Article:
The core fighting hasn’t changed much over the series, and that holds true in Ultimate. Dealing damage to your opponents racks up their percentage, with the aim being to launch your opponent off the stage (the higher the per cent, the further they’ll launch). An overall faster pace than past entries and an emphasis on playing aggressively have this entry feeling slick, responsive, and frenetic in all the right ways. It’s a simple, yet endlessly entertaining system that’s reinforced by its myriad cast of fighters. Every single playable character in the series makes a return in Ultimate alongside interesting new characters, capping the roster off at a whopping total of 77 fighters not including the upcoming DLC characters. There’s a character here for everyone, and it’s impressive how much differentation there is within the cast despite its size. Couple this with customizable rule sets, additional party and competitive modes, and support for up to 8 players, and it’s easy to see why this entry has been dubbed as Ultimate.
The online component, while serviceable, is a bit lacking in some areas much like other Nintendo titles. Matchmaking and connections are stable, but knowing what to search for can be frustrating, and you may even end up in a rule-set entirely different to yours because the game couldn’t find a good match for you. The ranking system is also ill-explained, with each fighter having an individual GSP rank as opposed to a player rank. There’s a distinct lack of player progression within Ultimate’s online modes which need to be fleshed out for the game to survive as the competitive esport Nintendo are embracing it as. Local multiplayer, on the other hand, has a suite of unique modes that’ll have you going through the entire roster or duking it out in 8-player battles. It’s a chaotically good time.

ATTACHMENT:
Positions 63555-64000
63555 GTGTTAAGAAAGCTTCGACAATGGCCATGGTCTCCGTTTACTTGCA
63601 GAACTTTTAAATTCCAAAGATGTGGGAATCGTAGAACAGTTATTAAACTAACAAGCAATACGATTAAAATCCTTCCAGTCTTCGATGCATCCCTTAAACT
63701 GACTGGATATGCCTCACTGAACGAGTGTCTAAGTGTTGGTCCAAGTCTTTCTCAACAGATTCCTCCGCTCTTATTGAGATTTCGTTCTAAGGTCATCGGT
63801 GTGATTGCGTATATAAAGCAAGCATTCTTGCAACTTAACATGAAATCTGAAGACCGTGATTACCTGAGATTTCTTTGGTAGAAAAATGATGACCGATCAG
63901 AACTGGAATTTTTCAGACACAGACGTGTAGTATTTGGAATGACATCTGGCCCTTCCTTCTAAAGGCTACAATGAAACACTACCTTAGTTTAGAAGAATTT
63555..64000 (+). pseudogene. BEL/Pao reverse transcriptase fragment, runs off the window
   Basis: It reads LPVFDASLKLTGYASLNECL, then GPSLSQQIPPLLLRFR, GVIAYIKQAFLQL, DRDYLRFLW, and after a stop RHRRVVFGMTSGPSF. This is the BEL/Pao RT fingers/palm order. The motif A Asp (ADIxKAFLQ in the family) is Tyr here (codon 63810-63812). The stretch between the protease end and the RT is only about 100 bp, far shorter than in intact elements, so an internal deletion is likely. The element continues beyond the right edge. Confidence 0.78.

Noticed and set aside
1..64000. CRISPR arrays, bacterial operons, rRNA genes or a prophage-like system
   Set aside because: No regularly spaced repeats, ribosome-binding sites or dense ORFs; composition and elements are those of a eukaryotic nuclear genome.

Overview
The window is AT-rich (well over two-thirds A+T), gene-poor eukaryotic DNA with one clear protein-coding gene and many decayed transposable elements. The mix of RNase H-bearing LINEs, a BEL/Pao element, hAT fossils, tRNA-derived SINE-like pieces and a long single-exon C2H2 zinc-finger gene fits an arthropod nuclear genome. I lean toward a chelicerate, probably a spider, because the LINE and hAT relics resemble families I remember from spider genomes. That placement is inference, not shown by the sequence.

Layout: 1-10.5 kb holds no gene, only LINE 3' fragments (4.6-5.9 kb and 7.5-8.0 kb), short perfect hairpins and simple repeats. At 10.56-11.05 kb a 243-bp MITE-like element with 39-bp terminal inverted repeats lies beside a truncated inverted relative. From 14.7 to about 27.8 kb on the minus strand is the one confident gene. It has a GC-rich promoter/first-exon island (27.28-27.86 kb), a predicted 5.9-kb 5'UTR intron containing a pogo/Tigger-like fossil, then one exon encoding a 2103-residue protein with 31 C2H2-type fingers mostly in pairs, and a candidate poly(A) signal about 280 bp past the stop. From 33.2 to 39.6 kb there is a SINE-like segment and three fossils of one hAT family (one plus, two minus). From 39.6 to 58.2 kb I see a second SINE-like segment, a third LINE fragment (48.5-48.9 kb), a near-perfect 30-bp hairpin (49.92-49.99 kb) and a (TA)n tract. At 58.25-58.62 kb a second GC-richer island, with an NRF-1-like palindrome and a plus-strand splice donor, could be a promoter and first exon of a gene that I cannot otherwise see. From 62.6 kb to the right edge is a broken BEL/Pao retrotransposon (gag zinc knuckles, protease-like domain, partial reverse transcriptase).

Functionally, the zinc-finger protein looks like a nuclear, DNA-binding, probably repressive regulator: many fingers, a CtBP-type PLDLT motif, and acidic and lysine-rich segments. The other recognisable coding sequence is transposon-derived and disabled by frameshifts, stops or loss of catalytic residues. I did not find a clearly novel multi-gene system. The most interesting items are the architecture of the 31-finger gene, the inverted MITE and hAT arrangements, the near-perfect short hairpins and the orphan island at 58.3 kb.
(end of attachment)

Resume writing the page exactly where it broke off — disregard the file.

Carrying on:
Ultimate’s presentation is far stronger than past titles and makes many strides forward in numerous areas aside from a small increase in graphical fidelity. User interfaces and menus are less cluttered and easier to navigate, leaving previously hidden modes in plain sight. A vast library of music from numerous franchises can be tapped into at any time to make custom playlists or to even listen on the go. Fights have a fantastic coat of Nintendo polish that never seems to wear off, accentuated by the fantastic addition of a slow-motion zoom-in on the killing hit of a final stock. Super Smash Bros. has always had a certain level of grandeur and hype behind its lineage, but Ultimate takes it to new levels.
My time with Super Smash Bros. Ultimate has led me to believe there couldn’t be a more fitting subtitle for this entry in the series. It successfully combines multiple elements from past entries, adds a new level of polish, and presents the biggest roster in the series’ history. Nintendo have not only created another hallmark title for the Switch, but an entry into the series that’ll be unrivalled in size and scale for some time to come. Ultimate has the potential to live far longer than recent entries in the series, and with new characters, stages, and music on the way, the game will receive no shortage of new content. It’s an exciting prospect considering how much content is already packed into the game, and I’m sure it’ll only improve what I believe is the best Smash Bros. yet.